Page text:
Climate change is serious business
The recent COP26 climate conference has been justifiably described by many as disappointing in certain respects, and two important points for business emerge from this observation.
First, because of the disappointments, it is more important than ever that businesses take climate change seriously. Businesses are to a large extent the vehicles that translate climate policies into action, and they can also implement measures that go beyond those agreed in international climate negotiations. From a sustainability perspective, it is crucial that businesses continue to set targets to make sure their operations are in line with a 1.5 °C trajectory. What is more, they need to ensure the implementation of those targets to achieve rapid and real emission reductions.
Second, despite the disappointments, the COP26 nevertheless firmly signposts the direction where the world is heading. From a pure business perspective, companies need to align themselves with those imperatives. They need to take climate change seriously and engage in impactful climate actions for a number of business reasons alongside the sustainability reasons.
One such business reason is simply to remain a viable business partner. As more and more firms make net-zero commitments, they will want to work only with those suppliers and partners who can help them deliver on those commitments. This is a powerful constraint with obvious and immediate business impacts. Supply chains and networks have in the past proven to be very effective in spreading various requirements to all kinds of sectors and all sizes of companies. Climate-related requirements are no exception as the need for companies to incorporate Scope 3 emissions in their climate targets extends the sphere of consideration to cover also upstream and downstream actors.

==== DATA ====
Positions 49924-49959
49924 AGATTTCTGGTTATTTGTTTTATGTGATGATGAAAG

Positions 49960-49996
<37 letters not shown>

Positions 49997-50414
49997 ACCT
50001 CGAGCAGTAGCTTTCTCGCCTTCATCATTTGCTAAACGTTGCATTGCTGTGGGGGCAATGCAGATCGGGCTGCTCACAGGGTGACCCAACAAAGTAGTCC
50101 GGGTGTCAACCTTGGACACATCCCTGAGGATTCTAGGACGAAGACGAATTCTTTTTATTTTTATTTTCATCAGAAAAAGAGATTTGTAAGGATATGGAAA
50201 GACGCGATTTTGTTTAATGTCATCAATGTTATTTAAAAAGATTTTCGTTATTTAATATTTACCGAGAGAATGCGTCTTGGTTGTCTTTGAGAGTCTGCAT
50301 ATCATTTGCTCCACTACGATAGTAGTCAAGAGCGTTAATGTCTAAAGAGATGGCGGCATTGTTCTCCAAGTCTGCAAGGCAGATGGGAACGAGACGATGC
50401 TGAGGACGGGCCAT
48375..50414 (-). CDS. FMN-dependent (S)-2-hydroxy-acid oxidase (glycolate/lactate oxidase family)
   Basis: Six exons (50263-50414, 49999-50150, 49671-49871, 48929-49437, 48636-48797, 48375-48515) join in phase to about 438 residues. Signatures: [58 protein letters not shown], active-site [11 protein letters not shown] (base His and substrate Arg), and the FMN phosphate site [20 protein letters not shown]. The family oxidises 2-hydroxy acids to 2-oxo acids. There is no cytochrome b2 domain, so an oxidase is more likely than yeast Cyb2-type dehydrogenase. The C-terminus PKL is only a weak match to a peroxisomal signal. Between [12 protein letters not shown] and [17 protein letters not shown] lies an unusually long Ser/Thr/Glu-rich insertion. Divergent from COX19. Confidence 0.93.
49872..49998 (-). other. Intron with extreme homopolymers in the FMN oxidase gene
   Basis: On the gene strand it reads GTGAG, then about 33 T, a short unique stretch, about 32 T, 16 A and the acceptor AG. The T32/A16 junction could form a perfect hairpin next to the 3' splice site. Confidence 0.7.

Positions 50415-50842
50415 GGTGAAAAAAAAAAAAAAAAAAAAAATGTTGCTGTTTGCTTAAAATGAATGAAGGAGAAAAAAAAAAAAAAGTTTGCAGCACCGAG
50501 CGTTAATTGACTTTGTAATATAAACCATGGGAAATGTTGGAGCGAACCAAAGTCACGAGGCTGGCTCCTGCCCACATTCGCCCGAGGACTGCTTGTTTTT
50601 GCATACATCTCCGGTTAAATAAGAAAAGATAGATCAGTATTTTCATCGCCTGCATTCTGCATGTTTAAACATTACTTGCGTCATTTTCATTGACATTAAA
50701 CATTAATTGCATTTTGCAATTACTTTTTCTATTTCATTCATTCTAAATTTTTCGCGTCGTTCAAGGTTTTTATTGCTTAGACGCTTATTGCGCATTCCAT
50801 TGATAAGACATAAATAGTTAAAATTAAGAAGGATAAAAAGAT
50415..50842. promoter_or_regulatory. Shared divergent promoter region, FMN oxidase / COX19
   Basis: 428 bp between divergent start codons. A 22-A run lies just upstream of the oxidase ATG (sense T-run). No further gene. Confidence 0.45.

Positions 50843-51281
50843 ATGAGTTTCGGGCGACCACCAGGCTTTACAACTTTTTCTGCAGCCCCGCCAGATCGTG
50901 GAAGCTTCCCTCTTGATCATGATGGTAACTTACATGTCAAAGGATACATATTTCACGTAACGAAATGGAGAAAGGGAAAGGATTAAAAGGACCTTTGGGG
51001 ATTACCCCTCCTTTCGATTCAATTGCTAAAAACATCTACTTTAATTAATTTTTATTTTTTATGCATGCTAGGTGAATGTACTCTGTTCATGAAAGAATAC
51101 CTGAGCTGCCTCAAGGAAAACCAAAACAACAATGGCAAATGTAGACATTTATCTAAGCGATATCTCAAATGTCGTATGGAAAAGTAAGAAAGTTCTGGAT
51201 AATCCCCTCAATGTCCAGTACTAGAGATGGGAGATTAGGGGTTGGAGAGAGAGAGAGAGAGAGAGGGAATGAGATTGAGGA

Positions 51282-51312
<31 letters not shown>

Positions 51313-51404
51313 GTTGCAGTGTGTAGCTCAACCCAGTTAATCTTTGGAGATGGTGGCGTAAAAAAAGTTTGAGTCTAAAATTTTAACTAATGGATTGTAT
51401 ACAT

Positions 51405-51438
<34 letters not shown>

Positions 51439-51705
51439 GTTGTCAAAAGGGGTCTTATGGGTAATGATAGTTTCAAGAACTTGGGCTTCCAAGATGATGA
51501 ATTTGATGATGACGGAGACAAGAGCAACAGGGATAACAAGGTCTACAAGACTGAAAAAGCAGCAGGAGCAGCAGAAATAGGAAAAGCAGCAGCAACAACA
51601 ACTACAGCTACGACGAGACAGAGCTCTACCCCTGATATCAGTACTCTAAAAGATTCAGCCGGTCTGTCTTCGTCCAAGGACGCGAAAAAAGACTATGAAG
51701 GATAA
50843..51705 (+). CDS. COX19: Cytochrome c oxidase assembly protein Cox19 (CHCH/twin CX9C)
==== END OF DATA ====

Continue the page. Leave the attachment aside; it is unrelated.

There are also many other stakeholders whose behaviour is changing due to climate concerns. Investors are divesting from carbon-intensive assets. Consumers shy away from climate-damaging products, especially if the consumption can be observed by others and hence can make the consumer susceptible to social pressure. Employees – particularly the best ones who can afford to choose – want to work for companies that are part of the solution rather than part of the problem. The climate expectations of all these stakeholders need to be satisfied to avoid unwanted effects.
In addition to responding to changing stakeholder behaviour, firms need to anticipate and adjust to a changing cost structure. With increasing carbon prices, and with carbon (and other greenhouse gases) increasingly subject to emission trading schemes or border adjustment mechanisms in the future, firms need to re-examine their products and processes to identify where greenhouse gas emissions arise. This way they can also learn where there is scope for direct cost savings by reducing those emissions.
It is also important to realise that for many companies, business-as-usual is not possible in a world with a changed climate. Adverse climate effects can threaten the very basis on which the business operates in sectors such as food or tourism, or bring about major changes in the business environment in sectors such as construction or insurance, for example. Businesses need to take action in the face of climate change in any case: the choice is between prevention and adaptation, not between action and non-action.
Finally, taking climate change seriously as a business issue is not only about avoiding risks but it is also about tapping into opportunities. When a major transformation such as decarbonisation takes place in the economy, new opportunities open up for those who are alert and prepared. New knowledge, technology, and business models are needed and can become new sources of income. Constraints can spark innovation.
To sum up, there are both compelling sustainability reasons and compelling business reasons for companies to pay attention to climate issues. Climate change – and its prevention – is serious business, in every sense.
The author Leena Lankoski has been working in corporate responsibility and sustainability for 30 years in the private sector, at the UN, and in academia. She has carried out consulting work for several ministries as well as for the OECD. Dr. Lankoski is currently a Senior University Lecturer in Sustainability in Business at Aalto University School of Business and a Visiting Scholar at INSEAD.
The text was first published in The European Magazine: